If the Supreme Court overturns Roe v. Wade, the 1973 ruling that established a constitutional right to abortion in America, it would reshape women’s reproductive rights across the country.
A leaked draft of a Supreme Court ruling in Dobbs v. Jackson Women’s Health Organization, first reported by Politico Monday evening, would overturn Roe and return decisions about the legality of abortion to the states. Many states are considering or have passed so-called trigger laws, and other measures, that would rapidly curtail or outlaw abortion in the wake of such a ruling.
The Court is expected to issue its final ruling in Dobbs by the end of June, but the publication of the draft, and Politico’s reporting that a majority of Supreme Court justices support overturning Roe, has focused attention on where abortion rights are most likely to be rolled back.
“We hold that Roe and Casey must be overruled,” Justice Samuel Alito writes in the draft document. In addition to Roe, the 1992 case of Planned Parenthood v. Casey has upheld the constitutional right to abortion, and together they prohibited states from banning abortion before about 24 weeks, when a fetus is viable outside the womb.
The Supreme Court confirmed on Tuesday that the leaked draft opinion is authentic, but noted that the Court’s decision in the case, which was argued Dec. 1, is not final and could still change before the justices ultimately issue their ruling.
Politicians and activists on both sides of the abortion debate reacted quickly to the leak, launching intense preparations for a likely new era of abortion in the U.S. There is no federal law protecting abortion, so rolling back Roe would create a starker patchwork of legality and access across the country. Some conservative-led states would quickly ban abortion, while others would push to restrict abortion in various ways and other, liberal-led states would protect abortion rights.
If the Supreme Court does overturn Roe, abortion would be outlawed in about half of the states. Most of this would happen through “trigger laws,” which are designed to take effect shortly after the Court strikes down Roe. Other states have laws on the books that were passed before 1973 that they could try to bring back, while still others have passed abortion restrictions in recent years that were blocked by courts, but which they could try to implement once Roe is no longer the law of the land.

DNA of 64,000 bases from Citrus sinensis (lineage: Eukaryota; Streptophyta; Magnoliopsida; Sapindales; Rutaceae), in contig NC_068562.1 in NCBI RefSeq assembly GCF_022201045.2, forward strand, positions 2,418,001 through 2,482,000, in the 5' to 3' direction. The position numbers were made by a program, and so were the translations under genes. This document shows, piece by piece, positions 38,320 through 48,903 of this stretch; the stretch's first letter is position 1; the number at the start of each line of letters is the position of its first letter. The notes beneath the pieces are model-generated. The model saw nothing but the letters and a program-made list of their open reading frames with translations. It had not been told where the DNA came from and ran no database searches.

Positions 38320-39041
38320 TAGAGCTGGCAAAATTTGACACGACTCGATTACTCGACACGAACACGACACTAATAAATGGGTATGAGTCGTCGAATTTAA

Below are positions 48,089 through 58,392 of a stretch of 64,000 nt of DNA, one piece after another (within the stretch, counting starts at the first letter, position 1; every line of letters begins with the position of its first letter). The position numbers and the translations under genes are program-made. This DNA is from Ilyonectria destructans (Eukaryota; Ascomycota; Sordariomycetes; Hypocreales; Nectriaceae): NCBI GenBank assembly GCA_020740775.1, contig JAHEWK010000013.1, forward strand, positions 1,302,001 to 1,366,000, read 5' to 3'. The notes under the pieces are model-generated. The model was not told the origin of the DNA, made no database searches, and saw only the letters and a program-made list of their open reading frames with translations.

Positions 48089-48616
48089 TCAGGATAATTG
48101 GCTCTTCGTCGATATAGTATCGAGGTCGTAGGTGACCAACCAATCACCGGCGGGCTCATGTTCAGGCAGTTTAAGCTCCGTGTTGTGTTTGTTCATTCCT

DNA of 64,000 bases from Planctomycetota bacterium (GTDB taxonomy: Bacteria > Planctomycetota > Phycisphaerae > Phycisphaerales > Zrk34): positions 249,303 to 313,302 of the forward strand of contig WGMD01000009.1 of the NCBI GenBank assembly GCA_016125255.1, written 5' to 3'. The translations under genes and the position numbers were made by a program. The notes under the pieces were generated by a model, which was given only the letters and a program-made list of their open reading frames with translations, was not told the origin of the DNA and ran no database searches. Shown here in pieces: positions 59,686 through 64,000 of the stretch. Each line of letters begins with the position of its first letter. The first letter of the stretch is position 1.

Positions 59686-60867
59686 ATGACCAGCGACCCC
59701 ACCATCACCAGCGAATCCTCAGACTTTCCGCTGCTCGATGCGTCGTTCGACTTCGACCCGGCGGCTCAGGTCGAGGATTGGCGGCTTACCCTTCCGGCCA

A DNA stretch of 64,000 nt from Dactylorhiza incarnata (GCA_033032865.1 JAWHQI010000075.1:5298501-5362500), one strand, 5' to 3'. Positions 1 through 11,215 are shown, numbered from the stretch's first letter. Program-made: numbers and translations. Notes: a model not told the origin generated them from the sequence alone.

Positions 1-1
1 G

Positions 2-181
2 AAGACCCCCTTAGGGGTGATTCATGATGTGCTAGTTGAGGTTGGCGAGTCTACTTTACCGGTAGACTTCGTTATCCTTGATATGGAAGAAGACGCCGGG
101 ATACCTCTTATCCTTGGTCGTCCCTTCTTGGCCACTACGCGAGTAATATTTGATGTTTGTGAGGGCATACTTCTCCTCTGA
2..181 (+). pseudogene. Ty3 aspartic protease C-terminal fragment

Because of the varied state laws at play, there are several different forecasts of how many states will ban abortion. The Guttmacher Institute, a research firm that tracks abortion policy and supports reproductive rights, has estimated that 27 states are likely to ban abortion once Roe is gone. These include: Alabama, Arizona, Arkansas, Florida, Georgia, Idaho, Indiana, Iowa, Kentucky, Louisiana, Michigan, Mississippi, Missouri, Montana, Nebraska, North Carolina, North Dakota, Ohio, Oklahoma, South Carolina, South Dakota, Tennessee, Texas, Utah, West Virginia, Wisconsin and Wyoming.
The Center for Reproductive Rights, a legal group that fights abortion restrictions and tracks state laws, counts 25 states as likely to ban abortion. It includes Pennsylvania but not Florida, Iowa or Montana.
Once the Court issues its final ruling, changes could start happening quickly. Of the 13 states with trigger laws, those in Kentucky, Louisiana and South Dakota appear set to take effect immediately. In Arkansas, Mississippi, Missouri, North Dakota, Oklahoma, Utah and Wyoming, state attorneys general or other officials must take action to put the bans in effect. In Idaho, Tennessee and Texas, the laws would take effect 30 days after the Court strikes down Roe.
The leaked opinion draft could speed this process, says Elizabeth Nash, who tracks state abortion policy for Guttmacher. Though the leaked opinion is not final, it allows states to line up their legal arguments in favor of implementing other abortion restrictions. “Everyone was expecting that Roe would be substantially damaged, perhaps overturned. Now we see where the court is going, which means that there’s now a roadmap for how attorneys general are going to respond in these conservative states,” Nash says.
Six states have bans on abortion that were passed before 1973 and have not been repealed. And a number of others have passed laws in the last few years that courts have blocked because they were in violation of Roe v. Wade. If that precedent goes away, the states can try to bring those laws back into effect.
Meanwhile, states like California, Colorado and Connecticut have passed laws protecting abortion in their state laws, and the glimpse at the Supreme Court’s draft decision could encourage more liberal states to add extra protections.